I tried going to the restaurant in August, after watching an episode of Nhk's Japangle, featuring the chef Yasushi Matsumura 松村康史. I foolishly arrived after 7pm, well before they were supposed to close at 9. All the chairs were stacked up, and no customers, just staff inside, with all the lights dimmed out. I thought, did I mistakenly go on a day they're closed? After asking, I discovered they were indeed open, but done for the day, as all the soup ran out. I was recommended to come another day, before 5, no later than 630. I think I'll try to go again this time.
Here's the video below. His section starts at 16 minutes 15 seconds. Interestingly, the ramen he made for the show, is not at all what he serves at the restaurant.
1) Chateaubriand (180g), 2) Chateaubriand (60g), and Special loin Cutlet (120g) are the same set price of 5780 yen.
Concerning the method for ordering, I believe there will not be a problem because there are staff who can speak English.
Ooh, ok! Thank you for clarifying that. I will add it to my notes. From the times I've seen the technique, I thought it was to tense up a fish, prior to serving it as sashimi. It also seems an excellent technique for cooking shrimp rare. I did not know it was a component of a zuke process.
@guest I was also thinking you probably prefer the one on the right. I think u should go with your gut feeling on the cut you prefer. Personally, I think Maruyama Kippei’s cut with fat is pretty good. But if u scroll down, tanse away would also prefer leaner cut so I don’t suggest going against your preferred cut.
You can just show the lady there the pic you wanted and say ‘one’ for one ticket. (You can save my picture or download from google map. They can speak simple English.
You can also choose Japanese language menu on the ticket machine and use google translate from your cell phone. But I think the best way is just show them the picture and they can help you at the ticket machine.
I downloaded these two pics from google map. The thick one looks very nice too if u like red meat and medium rare.
Next time I visit, I will snap the pic from the Japanese menu in the ticket machine for comparison.
Hi. Thanks for the insight on subtle language nuances.
I am clearly not a master at lines, as I wouldn't arrive late, and get stuck waiting if that was the case, haha.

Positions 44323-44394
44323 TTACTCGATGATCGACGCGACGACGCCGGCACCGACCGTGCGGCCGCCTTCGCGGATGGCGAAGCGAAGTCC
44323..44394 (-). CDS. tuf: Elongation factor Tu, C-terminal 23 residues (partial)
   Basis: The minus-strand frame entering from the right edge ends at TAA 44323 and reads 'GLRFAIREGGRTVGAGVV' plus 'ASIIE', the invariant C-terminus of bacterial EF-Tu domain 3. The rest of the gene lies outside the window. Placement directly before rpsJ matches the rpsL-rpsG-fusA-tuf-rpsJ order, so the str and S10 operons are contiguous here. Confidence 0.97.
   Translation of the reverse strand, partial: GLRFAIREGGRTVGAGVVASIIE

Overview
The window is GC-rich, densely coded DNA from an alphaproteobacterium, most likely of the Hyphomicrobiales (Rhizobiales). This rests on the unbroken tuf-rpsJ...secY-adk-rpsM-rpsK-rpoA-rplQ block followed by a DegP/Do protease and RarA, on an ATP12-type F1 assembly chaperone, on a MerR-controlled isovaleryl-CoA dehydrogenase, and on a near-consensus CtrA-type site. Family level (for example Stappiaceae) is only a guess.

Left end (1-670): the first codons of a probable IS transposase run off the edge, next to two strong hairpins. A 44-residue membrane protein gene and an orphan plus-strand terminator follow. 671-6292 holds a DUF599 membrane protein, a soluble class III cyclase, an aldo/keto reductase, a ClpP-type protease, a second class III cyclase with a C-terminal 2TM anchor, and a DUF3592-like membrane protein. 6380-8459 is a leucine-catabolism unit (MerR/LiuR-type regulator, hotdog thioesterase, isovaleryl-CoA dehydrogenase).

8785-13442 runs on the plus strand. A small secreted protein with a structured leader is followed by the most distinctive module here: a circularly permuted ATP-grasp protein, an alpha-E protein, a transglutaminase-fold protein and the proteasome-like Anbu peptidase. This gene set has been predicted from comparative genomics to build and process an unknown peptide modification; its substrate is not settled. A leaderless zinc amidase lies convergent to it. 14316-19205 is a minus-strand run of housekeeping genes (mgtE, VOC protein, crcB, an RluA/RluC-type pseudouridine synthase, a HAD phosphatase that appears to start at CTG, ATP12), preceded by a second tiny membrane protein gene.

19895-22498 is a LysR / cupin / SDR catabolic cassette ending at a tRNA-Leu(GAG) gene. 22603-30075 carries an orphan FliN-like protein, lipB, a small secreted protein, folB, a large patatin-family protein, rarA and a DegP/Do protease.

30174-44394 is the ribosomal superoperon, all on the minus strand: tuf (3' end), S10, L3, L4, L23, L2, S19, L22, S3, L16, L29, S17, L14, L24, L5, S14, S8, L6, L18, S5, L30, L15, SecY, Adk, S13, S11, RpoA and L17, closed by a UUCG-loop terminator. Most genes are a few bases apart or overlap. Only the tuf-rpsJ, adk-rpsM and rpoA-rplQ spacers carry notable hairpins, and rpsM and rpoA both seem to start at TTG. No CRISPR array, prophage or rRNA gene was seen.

In the case of Tomato Curry, I would have appreciated a bit more 'caring' human treatment, in an attempt to help a little bit on the part of the lady. I believe she might be the chef's wife. As a customer, you've invested in waiting a long time in line for them, the least she can do is speak to us for a few seconds. Rather than just leaving people in line with no answers. After her brief nod and apology, she wouldn't listen to anything else we asked, quickly walked away, and went back inside. Basically ignoring us. At most, she might gesture her hand, to please wait in line. And it was a Japanese speaker with me, who was trying to talk to her. I've never encountered this level of casually dismissing someone in Tokyo. I waited 2 hours, and was treated like this, before I ran out of time. Apologize, as I realize I am now ranting. Mostly all the waiting line establishments I've gone have been very professional, or at least kind. I value kindness.
If you are thinking of March, you almost certainly won't be able to get reservations anymore at Sonoji.
If you still haven't tried Zezankyo, I think you should visit the legitimate Zezankyo before trying Nakagawa.
It's nice to know that Usuhari glass is not just for show. Really well crafted I think.
If you're looking for it, just for reference. On bilibili, but you can find the episode if you search: 191229 古畑前田のえにし酒 ep11
The sake izakya in Shimbashi is the first half. The Toyobijin is brought out during the 5 minute mark, and Juyondai around 10 minute.
(I'm not sure if that website is doing anything to conflict with Japan tv contracts, but as a person in Japan who already has BS included in their tv package, I think it should be acceptable to rewatch.)
The silver cups, with handles and a thermometer, look like parts that would be inserted into a kandouko. The big pot more or less looks like something that could be used for oden. And is that a portable heater underneath? I do like this method though, I've seen izakayas where they do use a square oden bath for heating up sake. And according to the website above, you can actually custom make an oden + kandouko combination piece, that fits your restaurant counter.
Going back to your comment above, about only ordering cheap sakes warm. I used to think the same thing, but I've been rethinking the whole thing lately. And I've found a few people at restaurants in the west, that have also learned the difference between cheap and high quality hot sake, if done so properly. I do occasionally come across a restaurant that simply microwaves it still.
Really appreciate your kind words. I’m glad to hear that you find it useful. Many TTT readers are experienced diners.
In the west, Whole Foods are in! Nose to tail dining has been picked up since 2004 or so. Recently, beak to claw is the new nose to tail dining. Now u see bird’s claw on the plate in posh French restaurants. For Asian, this is hardly anything new. Pig ear is one of many Asian delicacies.
Most of the top hotel concierge services in Tokyo can easily book this shop, too. If you are staying at a 5 star hotel and they are telling you they cannot secure a reservation at Takamitsu, I'd recommend moving to a different hotel.
I’ve recently had Chef Tanaka’s cold noodles with sudachi citrus. It’s amazing and refreshing. I ate lots of neungmyeon in seoul and always hope to find excellent cold noodles in Japan.
His beef dashi got depth of flavor without pungent beef smell. Tanaka San is very proud of his beef sourcing. Very nice and friendly chef.